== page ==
Published: June 8, 2023 By

The National Science Foundation’s CAREER award is among the most prestigious honors supporting junior faculty doing outstanding work integrating research and education toward a meaningful social impact. The CAREER award is highly competitive and is a strong indicator of future research success.National Science Foundation logo

Award criteria focus on intellectual merit and broad impact—the NSF awards academic role models who have a plan to explore a body of significant research in their field. This balance of the desire to educate students within a pursuit of deep inquiry toward a purposeful goal is the signature of CAREER award winners.

At ATLAS Institute, we are proud to have had five faculty members who have received CAREER awards out of the nine so far who have been eligible. This remarkable achievement speaks to the nature of our research community as one that empowers creative engineers to bring their full selves to their work.

CAREER award winners' portraits

ATLAS Director Mark D Gross explains faculty hiring: “Rather than saying, ‘We specifically want to hire a brain scientist,’ we say, ‘We just want to hire a really brilliant person.’ We seek applicants who are interesting to us and who are going to do great work. We believe in them.”

The power of the research

The University of Colorado Boulder is one of only 35 U.S. public research institutions in the Association of American Universities (AAU), a group widely recognized as America’s leading research universities. This emphasis on research undergirds everything we do at CU-Boulder overall and at ATLAS specifically. 

ATLAS Institute is housed under the Research & Innovation Office at CU-Boulder, with degree programs in the College of Engineering and Applied Science (CEAS), itself a heavily decorated and high-ranked college. ATLAS contributes to the research rigor CEAS is known for while pushing the community’s perception of where serious inquiry can spring from. 

For example, recent CAREER recipient and ATLAS assistant professor of mechanical engineering, Carson Bruns, studies new ways to apply nanotechnology for improving human health—but through the lens of “smart” tattoos that can change color with UV light exposure or temperature increases. This melding of disparate lines of interest—nanoparticles, smart technology, human health and body art—seeds unique, useful discoveries traditional methods might otherwise overlook.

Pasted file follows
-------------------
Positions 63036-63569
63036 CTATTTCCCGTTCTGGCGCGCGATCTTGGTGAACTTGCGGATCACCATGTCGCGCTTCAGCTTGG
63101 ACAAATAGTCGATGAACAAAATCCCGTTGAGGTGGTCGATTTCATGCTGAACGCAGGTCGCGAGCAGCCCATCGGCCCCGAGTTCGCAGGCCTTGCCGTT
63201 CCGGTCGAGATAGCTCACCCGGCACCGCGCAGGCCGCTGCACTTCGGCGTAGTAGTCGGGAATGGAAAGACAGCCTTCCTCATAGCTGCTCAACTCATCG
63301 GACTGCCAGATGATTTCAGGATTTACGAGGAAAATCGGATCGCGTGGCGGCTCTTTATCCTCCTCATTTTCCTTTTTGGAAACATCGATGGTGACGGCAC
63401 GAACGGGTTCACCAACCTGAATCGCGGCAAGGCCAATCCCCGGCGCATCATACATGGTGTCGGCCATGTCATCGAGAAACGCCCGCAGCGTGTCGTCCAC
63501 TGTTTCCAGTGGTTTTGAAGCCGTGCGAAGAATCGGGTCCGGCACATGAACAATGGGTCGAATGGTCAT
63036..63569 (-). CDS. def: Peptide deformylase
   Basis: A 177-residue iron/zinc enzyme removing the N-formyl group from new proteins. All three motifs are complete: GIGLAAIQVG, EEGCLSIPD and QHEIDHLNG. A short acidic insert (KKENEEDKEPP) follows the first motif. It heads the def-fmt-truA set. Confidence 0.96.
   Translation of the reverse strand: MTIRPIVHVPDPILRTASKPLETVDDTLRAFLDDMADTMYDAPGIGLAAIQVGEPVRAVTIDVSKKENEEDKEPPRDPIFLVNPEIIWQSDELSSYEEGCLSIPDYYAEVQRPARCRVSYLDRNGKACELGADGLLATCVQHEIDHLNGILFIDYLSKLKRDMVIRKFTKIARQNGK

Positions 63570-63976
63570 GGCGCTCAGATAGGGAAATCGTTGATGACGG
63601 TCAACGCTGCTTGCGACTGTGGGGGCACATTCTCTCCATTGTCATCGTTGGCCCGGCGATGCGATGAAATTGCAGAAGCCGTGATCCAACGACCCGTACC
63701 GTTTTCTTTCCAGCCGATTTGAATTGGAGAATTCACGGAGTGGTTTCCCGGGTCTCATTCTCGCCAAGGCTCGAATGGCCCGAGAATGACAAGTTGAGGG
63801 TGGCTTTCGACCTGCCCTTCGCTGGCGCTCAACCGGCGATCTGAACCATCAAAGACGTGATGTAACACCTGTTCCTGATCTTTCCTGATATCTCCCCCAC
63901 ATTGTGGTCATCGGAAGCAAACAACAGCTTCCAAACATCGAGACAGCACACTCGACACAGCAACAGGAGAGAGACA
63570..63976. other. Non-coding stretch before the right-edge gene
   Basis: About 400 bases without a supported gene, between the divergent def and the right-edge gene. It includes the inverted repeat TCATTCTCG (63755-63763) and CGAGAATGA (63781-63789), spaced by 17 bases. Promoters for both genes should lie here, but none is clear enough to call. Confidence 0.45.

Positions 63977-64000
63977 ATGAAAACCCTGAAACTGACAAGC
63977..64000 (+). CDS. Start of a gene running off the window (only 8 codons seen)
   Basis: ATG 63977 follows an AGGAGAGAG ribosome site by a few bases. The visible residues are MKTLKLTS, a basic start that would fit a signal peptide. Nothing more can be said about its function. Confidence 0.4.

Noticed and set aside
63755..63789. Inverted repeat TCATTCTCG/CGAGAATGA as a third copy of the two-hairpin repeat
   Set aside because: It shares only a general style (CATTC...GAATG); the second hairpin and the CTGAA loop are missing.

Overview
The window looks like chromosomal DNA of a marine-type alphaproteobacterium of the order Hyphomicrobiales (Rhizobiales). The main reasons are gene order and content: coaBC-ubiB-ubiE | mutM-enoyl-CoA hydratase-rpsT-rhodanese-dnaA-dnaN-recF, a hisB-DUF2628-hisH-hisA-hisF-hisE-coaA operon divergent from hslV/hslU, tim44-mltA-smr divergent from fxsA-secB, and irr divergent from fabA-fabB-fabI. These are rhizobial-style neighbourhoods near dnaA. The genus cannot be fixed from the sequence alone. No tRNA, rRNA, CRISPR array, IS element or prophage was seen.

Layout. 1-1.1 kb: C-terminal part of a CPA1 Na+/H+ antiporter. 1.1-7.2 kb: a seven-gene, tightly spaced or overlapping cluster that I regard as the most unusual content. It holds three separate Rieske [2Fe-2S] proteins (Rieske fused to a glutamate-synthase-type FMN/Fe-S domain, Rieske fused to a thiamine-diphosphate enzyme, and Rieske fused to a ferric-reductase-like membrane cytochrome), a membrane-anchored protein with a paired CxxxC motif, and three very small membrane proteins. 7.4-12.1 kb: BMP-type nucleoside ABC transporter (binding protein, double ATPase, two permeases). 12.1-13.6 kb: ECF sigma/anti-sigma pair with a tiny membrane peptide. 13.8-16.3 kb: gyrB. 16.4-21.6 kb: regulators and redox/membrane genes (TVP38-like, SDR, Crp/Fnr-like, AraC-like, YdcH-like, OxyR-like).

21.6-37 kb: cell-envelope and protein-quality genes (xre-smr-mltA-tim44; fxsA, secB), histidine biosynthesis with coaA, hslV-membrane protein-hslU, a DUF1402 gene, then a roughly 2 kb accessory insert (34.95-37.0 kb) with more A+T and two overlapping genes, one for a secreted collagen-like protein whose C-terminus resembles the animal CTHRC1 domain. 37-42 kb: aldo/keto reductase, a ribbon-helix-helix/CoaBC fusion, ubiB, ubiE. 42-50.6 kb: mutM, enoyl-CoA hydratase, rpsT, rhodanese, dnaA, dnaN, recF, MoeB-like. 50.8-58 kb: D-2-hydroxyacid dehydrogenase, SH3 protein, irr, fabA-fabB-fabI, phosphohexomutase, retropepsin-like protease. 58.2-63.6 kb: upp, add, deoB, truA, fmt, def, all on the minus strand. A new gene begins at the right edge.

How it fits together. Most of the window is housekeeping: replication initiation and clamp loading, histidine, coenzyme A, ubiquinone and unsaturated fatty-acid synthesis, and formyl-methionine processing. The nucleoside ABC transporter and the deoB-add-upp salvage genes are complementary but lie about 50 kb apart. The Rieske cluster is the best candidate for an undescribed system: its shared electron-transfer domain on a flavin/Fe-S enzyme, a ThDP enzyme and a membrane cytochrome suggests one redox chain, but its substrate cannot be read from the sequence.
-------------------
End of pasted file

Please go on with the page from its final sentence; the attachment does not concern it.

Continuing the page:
So what is it exactly about ATLAS that attracts such talent? Gross says, “Those who know what we're doing tell us we have a really interesting group of people, we’re unlike a traditional department, we’re very interdisciplinary, we blend fields, we’re open to change. Those are the kind of things that attract the people we hire.” 

The term “interdisciplinary” refers to work in two distinct academic fields of study. At ATLAS, we push this notion further, to expand boundaries, to cross-pollinate and change how we think about thinking—deep, focused research into highly specialized topics is essential, but equally important is our ability to investigate ideas across a wide range of fields.

ATLAS faculty have a different way of thinking about problems, one that sparks teams to come up with novel solutions. Despite this often unexpected approach, their research is grounded in the real world, in designing tangible things and in creating tools for others to expand on the core idea. Consider the work that Laura Devendorf, assistant professor of information science, undertakes in the Unstable Design Lab—she develops advanced software that opens the craft of weaving up to new possibilities of form and design, empowering artisans to push the medium forward.

We will continue to champion this expansive view of interdisciplinary research at ATLAS as a model for how polymaths can pursue research that would be unlikely to find a home in traditional settings, particularly in the fields of engineering and design. Our success in attracting CAREER-worthy talent proves the power of our approach to radical creativity.